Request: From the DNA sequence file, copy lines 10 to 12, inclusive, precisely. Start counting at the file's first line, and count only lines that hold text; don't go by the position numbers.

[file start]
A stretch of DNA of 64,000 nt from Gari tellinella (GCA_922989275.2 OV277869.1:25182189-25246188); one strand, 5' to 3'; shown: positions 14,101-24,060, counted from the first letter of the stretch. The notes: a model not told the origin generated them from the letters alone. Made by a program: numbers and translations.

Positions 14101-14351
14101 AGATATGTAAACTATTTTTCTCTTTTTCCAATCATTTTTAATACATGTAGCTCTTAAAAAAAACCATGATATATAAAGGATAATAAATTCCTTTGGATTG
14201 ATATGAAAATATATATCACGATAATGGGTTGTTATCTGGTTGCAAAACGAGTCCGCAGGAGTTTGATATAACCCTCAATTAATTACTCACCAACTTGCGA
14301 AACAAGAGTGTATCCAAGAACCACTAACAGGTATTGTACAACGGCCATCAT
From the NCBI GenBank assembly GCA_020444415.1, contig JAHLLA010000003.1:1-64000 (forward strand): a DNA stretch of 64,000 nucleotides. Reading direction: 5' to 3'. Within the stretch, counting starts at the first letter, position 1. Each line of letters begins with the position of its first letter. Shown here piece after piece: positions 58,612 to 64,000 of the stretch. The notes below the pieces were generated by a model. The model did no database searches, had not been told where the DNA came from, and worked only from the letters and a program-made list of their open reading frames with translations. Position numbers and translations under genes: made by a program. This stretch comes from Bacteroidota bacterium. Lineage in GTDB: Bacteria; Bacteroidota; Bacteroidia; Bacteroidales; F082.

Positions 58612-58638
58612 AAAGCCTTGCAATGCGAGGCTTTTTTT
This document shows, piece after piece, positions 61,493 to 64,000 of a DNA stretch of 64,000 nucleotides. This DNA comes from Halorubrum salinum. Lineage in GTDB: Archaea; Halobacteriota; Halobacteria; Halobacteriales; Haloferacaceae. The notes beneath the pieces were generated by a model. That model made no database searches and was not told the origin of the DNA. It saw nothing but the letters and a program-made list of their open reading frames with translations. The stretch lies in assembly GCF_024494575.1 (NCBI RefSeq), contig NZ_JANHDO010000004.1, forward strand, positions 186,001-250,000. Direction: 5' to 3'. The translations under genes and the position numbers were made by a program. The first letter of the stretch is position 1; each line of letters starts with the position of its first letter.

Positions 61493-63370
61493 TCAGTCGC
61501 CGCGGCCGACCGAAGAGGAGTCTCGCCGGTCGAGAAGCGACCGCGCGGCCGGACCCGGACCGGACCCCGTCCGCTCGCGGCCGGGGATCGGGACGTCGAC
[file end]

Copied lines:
Positions 61493-63370
61493 TCAGTCGC
61501 CGCGGCCGACCGAAGAGGAGTCTCGCCGGTCGAGAAGCGACCGCGCGGCCGGACCCGGACCGGACCCCGTCCGCTCGCGGCCGGGGATCGGGACGTCGAC